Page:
Noecker, R. S., Dirks, M. S., Choplin, N. T., Bernstein, P., Batoosingh, A. L., & Whitcup, S. M. (2003). A six-month randomized clinical trial comparing the intraocular pressure-lowering efficacy of bimatoprost and latanoprost in patients with ocular hypertension or glaucoma. American Journal of Ophthalmology, 135(1), pp. 55-63.
Noecker RS, et al. A Six-month Randomized Clinical Trial Comparing the Intraocular Pressure-lowering Efficacy of Bimatoprost and Latanoprost in Patients With Ocular Hypertension or Glaucoma. Am J Ophthalmol. 2003;135(1):55-63. PubMed PMID: 12504698.
* Article titles in AMA citation format should be in sentence-case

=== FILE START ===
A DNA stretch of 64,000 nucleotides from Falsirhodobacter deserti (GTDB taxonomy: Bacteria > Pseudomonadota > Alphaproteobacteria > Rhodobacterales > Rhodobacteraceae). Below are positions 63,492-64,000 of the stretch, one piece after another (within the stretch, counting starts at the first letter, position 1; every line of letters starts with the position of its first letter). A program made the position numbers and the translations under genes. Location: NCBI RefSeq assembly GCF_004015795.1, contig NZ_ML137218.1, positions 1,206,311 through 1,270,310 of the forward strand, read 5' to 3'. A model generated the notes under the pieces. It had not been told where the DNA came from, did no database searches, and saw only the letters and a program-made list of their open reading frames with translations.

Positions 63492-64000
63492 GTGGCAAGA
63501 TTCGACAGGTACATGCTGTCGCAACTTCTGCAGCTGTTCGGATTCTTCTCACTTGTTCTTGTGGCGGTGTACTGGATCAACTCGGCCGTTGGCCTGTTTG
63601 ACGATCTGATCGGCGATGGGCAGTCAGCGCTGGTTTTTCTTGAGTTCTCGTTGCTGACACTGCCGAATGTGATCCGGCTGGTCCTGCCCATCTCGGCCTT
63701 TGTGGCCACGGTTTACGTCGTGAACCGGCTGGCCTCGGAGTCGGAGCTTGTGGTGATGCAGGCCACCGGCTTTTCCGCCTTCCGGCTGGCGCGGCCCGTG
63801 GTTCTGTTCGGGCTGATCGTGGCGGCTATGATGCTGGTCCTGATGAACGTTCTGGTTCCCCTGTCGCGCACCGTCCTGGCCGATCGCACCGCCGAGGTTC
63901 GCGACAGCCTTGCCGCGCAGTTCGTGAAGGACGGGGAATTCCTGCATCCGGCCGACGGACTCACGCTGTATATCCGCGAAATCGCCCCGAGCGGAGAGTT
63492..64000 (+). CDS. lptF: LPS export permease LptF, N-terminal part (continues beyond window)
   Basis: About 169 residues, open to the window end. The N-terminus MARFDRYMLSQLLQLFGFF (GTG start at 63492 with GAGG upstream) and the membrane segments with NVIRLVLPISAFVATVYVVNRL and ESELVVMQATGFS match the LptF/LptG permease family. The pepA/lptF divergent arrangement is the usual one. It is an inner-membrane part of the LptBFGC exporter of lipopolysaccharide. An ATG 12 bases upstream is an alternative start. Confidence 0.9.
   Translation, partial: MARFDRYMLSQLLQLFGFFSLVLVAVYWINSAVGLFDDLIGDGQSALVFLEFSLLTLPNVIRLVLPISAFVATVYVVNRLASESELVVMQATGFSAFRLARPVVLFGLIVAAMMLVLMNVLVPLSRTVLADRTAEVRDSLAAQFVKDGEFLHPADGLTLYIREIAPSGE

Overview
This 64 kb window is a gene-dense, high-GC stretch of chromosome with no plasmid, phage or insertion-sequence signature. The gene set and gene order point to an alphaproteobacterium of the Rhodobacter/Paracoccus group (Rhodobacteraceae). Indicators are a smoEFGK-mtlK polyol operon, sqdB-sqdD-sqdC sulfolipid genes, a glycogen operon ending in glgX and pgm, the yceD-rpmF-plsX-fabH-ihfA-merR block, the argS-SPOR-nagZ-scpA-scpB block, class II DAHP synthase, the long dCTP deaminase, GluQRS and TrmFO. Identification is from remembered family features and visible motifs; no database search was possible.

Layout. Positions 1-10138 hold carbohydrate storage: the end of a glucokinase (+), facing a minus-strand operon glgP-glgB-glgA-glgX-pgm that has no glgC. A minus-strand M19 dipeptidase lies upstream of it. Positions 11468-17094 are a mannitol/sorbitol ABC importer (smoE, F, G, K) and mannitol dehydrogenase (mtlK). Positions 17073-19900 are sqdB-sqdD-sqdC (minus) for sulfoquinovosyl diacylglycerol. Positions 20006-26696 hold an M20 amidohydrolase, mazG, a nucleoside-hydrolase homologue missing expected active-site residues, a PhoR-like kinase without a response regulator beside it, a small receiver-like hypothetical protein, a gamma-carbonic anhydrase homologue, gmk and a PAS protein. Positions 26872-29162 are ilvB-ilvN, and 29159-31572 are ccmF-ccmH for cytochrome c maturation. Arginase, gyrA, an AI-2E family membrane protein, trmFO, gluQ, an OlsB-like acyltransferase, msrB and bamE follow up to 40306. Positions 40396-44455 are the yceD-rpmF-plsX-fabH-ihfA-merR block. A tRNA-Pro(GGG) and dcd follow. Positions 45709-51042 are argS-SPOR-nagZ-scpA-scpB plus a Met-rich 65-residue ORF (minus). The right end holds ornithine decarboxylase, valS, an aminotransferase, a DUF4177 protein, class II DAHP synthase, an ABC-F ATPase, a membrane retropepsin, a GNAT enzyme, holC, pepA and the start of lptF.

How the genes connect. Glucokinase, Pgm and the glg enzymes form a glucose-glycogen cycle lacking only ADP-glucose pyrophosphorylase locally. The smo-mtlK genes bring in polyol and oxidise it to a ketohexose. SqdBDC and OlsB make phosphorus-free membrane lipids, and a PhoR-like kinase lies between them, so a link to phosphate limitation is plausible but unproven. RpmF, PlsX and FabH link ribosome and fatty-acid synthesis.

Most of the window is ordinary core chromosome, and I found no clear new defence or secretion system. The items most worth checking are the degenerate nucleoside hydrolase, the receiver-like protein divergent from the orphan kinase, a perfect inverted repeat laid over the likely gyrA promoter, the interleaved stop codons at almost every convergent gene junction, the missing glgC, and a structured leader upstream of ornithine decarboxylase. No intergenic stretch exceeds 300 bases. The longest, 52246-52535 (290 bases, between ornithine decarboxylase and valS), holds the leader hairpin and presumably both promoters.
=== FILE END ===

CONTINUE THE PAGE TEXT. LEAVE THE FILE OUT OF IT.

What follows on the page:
TY - JOUR T1 - A six-month randomized clinical trial comparing the intraocular pressure-lowering efficacy of bimatoprost and latanoprost in patients with ocular hypertension or glaucoma. AU - Noecker,Robert S, AU - Dirks,Monte S, AU - Choplin,Neil T, AU - Bernstein,Paula, AU - Batoosingh,Amy L, AU - Whitcup,Scott M, AU - ,, PY - 2002/12/31/pubmed PY - 2003/1/28/medline PY - 2002/12/31/entrez SP - 55 EP - 63 JF - American journal of ophthalmology JO - Am. J. Ophthalmol. VL - 135 IS - 1 N2 - PURPOSE: To compare the intraocular pressure (IOP)-lowering efficacy and safety of topical bimatoprost 0.03% with latanoprost 0.005%. DESIGN: Multicenter, randomized, investigator-masked clinical trial. METHODS: After washout of glaucoma medications, ocular hypertension or glaucoma patients were randomly assigned to once-daily bimatoprost 0.03% (n = 133) or latanoprost 0.005% (n = 136) for 6 months. The primary outcome measure was mean change from baseline IOP (8 AM, 12 PM, 4 PM). Secondary measures included mean IOP, ophthalmologic examination, adverse events, and the percentage of patients reaching specific target IOPs. RESULTS: Mean change from baseline IOP was significantly greater for bimatoprost patients than for latanoprost patients at all measurements on each study visit; 1.5 mm Hg greater at 8 AM (P <.001), 2.2 mm Hg greater at 12 PM (P <.001), and 1.2 mm Hg greater at 4 PM (P =.004) at month 6. At the end of the study, the percentage of patients achieving a > or = 20% IOP decrease was 69% to 82% with bimatoprost and 50% to 62% with latanoprost (P < or = .003). In addition, the distribution of patients achieving target pressures in each range (< or = 13 to < or = 15 mm Hg, >15 to < or = 18 mm Hg, and > 18 mm Hg) showed that bimatoprost produced lower target pressures compared with latanoprost at all times measured (P < or = .026). Few patients were discontinued for adverse events (6 on bimatoprost; 5 on latanoprost). On ophthalmologic examination, conjunctival hyperemia (P <.001) and eyelash growth (P =.064) were more common in bimatoprost patients. CONCLUSIONS: Bimatoprost is more effective than latanoprost in lowering IOP. Both drugs were well tolerated, with few discontinuations for adverse events. SN - 0002-9394 UR - https://www.unboundmedicine.com/medline/citation/12504698/A_six_month_randomized_clinical_trial_comparing_the_intraocular_pressure_lowering_efficacy_of_bimatoprost_and_latanoprost_in_patients_with_ocular_hypertension_or_glaucoma_ L2 - https://linkinghub.elsevier.com/retrieve/pii/S0002939402018275 DB - PRIME DP - Unbound Medicine ER -